Previously, prospective tenants only had access to information about infestations when a violation had been issued by the Department of Housing Preservation Development, according to a memorandum submitted by Legal Services NYC in support of the bill.
"For the majority of bedbug infestations, DHPD is never called to make an inspection and no violation is recorded," the memorandum in support of the legislation said.
'Unfair Burden on Landlords'
The legislation, according to the memorandum, will help curb the bedbug epidemic by giving "landlords an incentive to comply with their legal obligations to eradicate" infestations.
However, Mitchell Posilkin, general counsel of the Rent Stabilization Association of New York, said the new law, which applies to both rent-stabilized and market-rate units, places an unfair burden on landlords.
"Bedbugs are brought into a building by tenants … Where is the tenant's responsibility in all of this and why does the legislation seem to ignore that part of the equation?" Posilkin asked in an interview.
He also said the bill could stigmatize landlords who have to notify tenants about an infestation that already has been eradicated.
He said it is easier to enact a bill that places a burden on the "backs of landlords than it is to enact legislation and develop programs which really go to the heart" of solving the problem.
That sentiment was echoed by Jeffrey Turkel of Rosenberg & Estis who said the irony of the bill is that an apartment's bedbug history is not necessarily a function of how the owner keeps the building. It "causes owners to suffer the actions of their former tenants," he said.
But Steven Banks, attorney-in-chief of the Legal Aid Society, disagreed.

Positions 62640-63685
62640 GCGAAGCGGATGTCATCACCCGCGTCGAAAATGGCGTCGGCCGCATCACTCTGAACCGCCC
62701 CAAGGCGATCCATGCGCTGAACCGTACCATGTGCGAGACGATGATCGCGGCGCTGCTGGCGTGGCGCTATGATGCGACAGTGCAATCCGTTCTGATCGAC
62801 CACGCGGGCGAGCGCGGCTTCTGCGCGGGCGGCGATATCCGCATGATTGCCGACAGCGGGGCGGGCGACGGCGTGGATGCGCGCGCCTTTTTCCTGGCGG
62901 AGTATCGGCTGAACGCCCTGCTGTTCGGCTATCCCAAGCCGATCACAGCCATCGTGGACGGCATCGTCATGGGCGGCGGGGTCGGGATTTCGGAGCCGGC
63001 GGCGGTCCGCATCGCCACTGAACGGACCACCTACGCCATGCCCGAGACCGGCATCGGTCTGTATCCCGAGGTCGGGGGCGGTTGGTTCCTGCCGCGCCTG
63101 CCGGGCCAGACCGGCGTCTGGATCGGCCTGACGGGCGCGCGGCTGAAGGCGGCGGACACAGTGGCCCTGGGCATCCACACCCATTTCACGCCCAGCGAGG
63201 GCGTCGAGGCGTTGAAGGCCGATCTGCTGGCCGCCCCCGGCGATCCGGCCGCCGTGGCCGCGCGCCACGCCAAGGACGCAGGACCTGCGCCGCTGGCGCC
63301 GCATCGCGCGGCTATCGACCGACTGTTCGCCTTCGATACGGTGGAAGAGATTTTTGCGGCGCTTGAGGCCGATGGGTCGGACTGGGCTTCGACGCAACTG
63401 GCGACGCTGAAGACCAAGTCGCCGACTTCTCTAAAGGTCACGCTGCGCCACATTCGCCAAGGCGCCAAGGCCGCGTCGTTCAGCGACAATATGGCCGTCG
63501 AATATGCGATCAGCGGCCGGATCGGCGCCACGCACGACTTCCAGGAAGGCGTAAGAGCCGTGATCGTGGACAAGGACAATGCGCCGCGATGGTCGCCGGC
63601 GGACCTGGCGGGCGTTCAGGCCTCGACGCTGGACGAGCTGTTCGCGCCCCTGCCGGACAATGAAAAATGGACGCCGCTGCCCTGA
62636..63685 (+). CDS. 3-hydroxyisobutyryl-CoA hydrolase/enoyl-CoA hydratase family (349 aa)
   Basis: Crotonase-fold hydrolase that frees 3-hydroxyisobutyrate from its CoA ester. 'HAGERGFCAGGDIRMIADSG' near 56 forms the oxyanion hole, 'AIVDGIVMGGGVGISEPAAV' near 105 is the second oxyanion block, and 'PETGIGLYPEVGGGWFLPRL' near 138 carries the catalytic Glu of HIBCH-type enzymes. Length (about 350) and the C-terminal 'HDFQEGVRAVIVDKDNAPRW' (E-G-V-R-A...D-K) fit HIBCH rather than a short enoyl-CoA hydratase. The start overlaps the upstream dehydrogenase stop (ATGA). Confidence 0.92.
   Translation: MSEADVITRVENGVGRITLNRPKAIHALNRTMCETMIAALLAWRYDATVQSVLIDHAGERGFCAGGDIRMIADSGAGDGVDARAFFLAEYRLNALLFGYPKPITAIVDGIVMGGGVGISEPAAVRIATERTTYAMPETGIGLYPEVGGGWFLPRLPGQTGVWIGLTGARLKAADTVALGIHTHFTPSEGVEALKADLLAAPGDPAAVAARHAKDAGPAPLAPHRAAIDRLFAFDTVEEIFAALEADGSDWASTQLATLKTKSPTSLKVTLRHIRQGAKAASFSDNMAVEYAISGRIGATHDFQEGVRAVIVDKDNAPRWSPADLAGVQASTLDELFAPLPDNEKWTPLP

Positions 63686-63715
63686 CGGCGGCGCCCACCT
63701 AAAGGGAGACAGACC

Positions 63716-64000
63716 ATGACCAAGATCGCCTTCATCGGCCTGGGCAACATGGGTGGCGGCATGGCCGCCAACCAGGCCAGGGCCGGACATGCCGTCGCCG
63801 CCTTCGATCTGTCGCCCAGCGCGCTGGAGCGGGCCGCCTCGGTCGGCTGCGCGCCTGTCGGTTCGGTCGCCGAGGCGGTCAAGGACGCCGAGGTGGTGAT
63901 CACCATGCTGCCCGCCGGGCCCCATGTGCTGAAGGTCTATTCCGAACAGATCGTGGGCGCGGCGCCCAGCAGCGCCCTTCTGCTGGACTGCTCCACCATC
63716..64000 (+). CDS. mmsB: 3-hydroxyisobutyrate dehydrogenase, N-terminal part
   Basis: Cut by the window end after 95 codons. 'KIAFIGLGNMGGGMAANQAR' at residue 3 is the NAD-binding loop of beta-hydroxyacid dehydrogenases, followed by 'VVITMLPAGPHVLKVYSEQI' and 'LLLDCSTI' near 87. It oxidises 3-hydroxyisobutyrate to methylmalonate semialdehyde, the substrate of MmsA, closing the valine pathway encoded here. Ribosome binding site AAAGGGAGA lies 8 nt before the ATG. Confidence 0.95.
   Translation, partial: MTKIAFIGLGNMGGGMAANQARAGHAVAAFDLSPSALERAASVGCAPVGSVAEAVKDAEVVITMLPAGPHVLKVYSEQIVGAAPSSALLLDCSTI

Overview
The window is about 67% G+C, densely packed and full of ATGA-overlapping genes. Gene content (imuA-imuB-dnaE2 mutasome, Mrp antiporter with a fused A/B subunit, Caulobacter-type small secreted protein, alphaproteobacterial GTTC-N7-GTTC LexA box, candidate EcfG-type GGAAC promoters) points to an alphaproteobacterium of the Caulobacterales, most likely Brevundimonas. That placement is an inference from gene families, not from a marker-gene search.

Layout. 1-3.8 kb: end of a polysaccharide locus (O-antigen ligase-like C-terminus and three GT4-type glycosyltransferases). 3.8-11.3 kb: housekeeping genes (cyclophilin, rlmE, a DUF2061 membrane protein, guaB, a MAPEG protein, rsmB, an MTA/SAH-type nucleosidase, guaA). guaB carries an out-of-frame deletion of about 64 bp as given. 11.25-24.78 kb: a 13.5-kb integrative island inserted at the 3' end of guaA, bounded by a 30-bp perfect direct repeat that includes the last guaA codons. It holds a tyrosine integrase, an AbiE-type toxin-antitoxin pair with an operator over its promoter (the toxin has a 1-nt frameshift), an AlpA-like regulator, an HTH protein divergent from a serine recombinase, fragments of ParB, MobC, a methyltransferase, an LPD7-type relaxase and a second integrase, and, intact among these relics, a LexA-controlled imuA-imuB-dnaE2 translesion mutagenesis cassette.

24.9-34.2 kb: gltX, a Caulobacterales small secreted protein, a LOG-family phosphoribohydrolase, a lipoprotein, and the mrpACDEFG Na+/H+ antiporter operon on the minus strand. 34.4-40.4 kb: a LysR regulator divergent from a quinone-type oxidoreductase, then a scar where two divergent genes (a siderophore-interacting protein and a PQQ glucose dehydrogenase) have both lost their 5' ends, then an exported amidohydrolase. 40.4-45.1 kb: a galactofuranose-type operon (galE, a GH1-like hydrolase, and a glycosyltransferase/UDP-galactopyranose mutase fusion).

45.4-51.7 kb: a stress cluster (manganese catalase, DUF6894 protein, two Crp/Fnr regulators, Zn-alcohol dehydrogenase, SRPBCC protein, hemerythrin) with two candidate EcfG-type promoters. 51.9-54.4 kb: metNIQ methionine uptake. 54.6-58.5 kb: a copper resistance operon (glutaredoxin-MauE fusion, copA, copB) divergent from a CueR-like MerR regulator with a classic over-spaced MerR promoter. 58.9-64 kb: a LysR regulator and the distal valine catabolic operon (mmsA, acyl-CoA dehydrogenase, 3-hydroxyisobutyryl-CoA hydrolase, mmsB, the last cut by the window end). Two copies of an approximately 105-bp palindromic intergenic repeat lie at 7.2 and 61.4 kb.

It "hardly seems burdensome" to require a landlord to disclose information to a prospective tenant, who would otherwise be left in the dark, Banks said in an interview.
"The problem of bedbugs is not about any one particular tenant…but is an overall problem confronting the city, and all the legislation does is give a prospective tenant the right to know information which only the landlord possesses," he said.
Meanwhile, a number of other legislative measures have been introduced to address the bedbug problem.
On Monday, Paterson also approved legislation that would require parents to be notified when bedbugs are found in New York City schools, A05434/S4472.
"If bedbugs are widespread in a school, we will work to make sure the affected parents and students are fully notified," said Marge Feinberg, a spokeswoman for the Department of Education.
A companion bill to the Bedbug Disclosure Act, which would give individuals a tax credit of up to $750 to replace belongings discarded as a result of infestations, is pending in the Assembly, A10081/S7065.
Earlier this year, the governor vetoed a measure, A07691/S7316-B, that would have required all used mattresses sold in the state to be sanitized.
Last year, a Civil Court of the City of New York judge awarded damages to a tenant who had to discard nearly $4,000 in property as a result of a bedbug infestation in Zayas v. Franklin Plaza, 3316/08 (NYLJ, April 8, 2009).